Emotions in Engineering Education Widening perspectives in a rapidly growing field of research Submission process…
Luis Adriano Oliveira, Ester Gimenez Carbó and Alfredo Soeiro
It was an interactive session with about 30 participants. Two topics were addressed by Luis Adriano Oliveira, Universidade de Coimbra, Ester Gimenez Carbó, Universidad Politecnica de Valencia, and by Alfredo Soeiro (Universidade do Porto). The topics discussed were Situation of Engineering Education on Ethics in Portugal and Spain and Ethics and Sustainability.
First topic started with a survey of the syllabus of engineering courses in higher education in Portugal that dealt with Ethics was presented. The topics, credits, and contexts were summarized and conclusions of the possible impact were presented. The role of professional engineering associations, Ordem dos Engenheiros and Ordem dos Engenheiros Técnicos, in Ethics in Engineering was described in terms of goals and of training modules. Later, an analysis of the situation of the engineering ethics in different engineering bachelor degrees in Spanish public and private universities was mentioned. Based on this analysis, there was a discussion about the best way to bring this teaching of ethics to engineering students.
The second theme was about Ethics and Sustainability with the impact of the United Nations Sustainable Development Goals as a major influence in many sectors of society. In Engineering, the UNSDGs have become a significant perspective to include in most activities and decisions. Ethical aspects are connected with options of design, operation and maintenance that are made by engineers. Sustainability concerns have to be considered by all engineers in each choice to shape a world with a future. Engineers are the major transformers of the Earth where we all live. There is only one planet that should be preserved and taken care of. Ways to introduce sustainability, but more specifically the SDGs, in engineering bachelor studies, were discussed. The exploration of its effectiveness in ensuring that graduate students have acquired the expected learning outcomes was analyzed.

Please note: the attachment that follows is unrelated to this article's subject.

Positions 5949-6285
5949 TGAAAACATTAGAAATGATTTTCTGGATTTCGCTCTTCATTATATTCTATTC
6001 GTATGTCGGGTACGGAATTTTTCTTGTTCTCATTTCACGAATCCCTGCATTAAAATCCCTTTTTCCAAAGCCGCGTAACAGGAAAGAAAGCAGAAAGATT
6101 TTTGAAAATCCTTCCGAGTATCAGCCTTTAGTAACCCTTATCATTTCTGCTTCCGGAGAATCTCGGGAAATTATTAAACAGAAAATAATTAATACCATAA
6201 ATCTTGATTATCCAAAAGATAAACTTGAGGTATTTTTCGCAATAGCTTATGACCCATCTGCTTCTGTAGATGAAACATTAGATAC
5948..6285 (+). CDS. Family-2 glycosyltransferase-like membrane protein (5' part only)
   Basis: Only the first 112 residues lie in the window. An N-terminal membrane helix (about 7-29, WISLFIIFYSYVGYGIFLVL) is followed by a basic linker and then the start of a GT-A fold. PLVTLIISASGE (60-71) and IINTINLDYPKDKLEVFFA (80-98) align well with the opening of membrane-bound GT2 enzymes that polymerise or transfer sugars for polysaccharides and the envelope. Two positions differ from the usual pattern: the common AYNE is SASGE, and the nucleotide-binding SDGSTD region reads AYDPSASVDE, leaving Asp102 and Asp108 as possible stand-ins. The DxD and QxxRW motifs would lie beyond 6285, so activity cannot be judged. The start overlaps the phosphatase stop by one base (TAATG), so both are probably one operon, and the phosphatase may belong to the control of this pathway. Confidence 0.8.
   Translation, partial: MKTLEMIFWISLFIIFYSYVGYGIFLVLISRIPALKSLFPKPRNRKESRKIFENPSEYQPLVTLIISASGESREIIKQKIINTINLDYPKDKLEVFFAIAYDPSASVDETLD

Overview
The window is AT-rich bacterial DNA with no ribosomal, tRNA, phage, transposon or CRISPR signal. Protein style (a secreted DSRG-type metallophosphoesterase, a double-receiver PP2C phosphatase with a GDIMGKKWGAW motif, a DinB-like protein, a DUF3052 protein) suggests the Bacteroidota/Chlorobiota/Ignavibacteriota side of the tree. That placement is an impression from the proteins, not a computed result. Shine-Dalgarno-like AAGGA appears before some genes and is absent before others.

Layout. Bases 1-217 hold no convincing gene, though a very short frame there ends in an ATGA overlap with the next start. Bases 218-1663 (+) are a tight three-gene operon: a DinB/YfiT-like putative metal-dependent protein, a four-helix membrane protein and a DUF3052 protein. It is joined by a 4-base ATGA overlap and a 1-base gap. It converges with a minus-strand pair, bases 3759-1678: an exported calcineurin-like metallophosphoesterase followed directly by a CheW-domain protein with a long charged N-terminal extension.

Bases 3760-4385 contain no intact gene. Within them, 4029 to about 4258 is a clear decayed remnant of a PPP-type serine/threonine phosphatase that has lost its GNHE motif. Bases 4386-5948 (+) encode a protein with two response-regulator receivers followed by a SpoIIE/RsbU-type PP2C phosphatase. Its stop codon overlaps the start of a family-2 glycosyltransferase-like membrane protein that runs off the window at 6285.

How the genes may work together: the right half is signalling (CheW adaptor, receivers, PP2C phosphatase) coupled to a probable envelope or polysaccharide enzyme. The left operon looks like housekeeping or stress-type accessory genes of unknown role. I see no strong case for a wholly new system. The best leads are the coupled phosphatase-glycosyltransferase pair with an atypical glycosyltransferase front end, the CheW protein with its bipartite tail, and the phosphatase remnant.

The presentations were followed by a debate session where participants were invited to contribute and propose guidance on how to improve Ethics Engineering Education. Several topics raised the exchange of opinions among moderators and participants. One of the issues is related with accreditation procedures of engineering programs that include in the learning outcomes ethical competences and how these competences can be verified. In fact, EUR-ACE standards imply ethical competences at bachelor and master levels but the issue is how one can be certain that these were acquired. It was also mentioned that teaching of ethics to future engineers may benefit from dealing with a practical situation and facing the challenge of contributing their personal view in an ethical dilemma: professional or scientific. As an illustration of an exercise of active learning, the learning process is centered upon the student, rather than the teacher. Reflecting on issues raised by ethical dilemmas may be a more efficient – and even enjoyable – way of teaching ethics, rather than just presenting endless lists of “to do” and “not to do” instructions. Personal reflection based upon practical situations may be more efficient than the so-called “normative ethics” approach.
Brief description of SPEE – Portuguese Society for Engineering Education
SPEE – Portuguese Society for Engineering Education is a non-profit association that aims to promote engineering education through pedagogical training and personal development of teachers, dissemination and collaboration in projects, exchange between national and foreign people and institutions and analysis and problem solving in the field of engineering education.
The Working Group “Ethics in Engineering Education” (WG-EEE) is an integral part of SPEE. Its main objective is to sensitize students in engineering courses to the importance of integrating the ethical aspect in their current training, as students, and, no less relevant, in the subsequent performance of their activity, as future professionals. At the same time, it seeks to promote this same awareness among the professors of engineering courses, who are responsible for training professionals with ethical integrity.
The WG-EEE’s activity involves, in the short term, the organization of workshops, conferences, debates, all of them aimed at engineering students, and also the respective professors. It is not intended, in this second case, to teach ethics to colleagues. Rather, it is about making them aware of the need to promote the teaching of ethics, among their students, alongside the development of other soft skills.
In view of a longer time horizon, actions of a different nature are included, namely:
a) promoting the teaching of ethics at the level of basic and secondary education and also in Lifelong Learning actions;
b) development of e-learning initiatives and conducting thematically oriented webinars;
c) dissemination and selective participation in national and international events, involving the ethical dimension in engineering education;
d) active participation in structures such as SEFI;
e) promoting synergies between higher education institutions and professional associations;
f) publication of research developed and to be developed on “Ethics in Engineering Education”.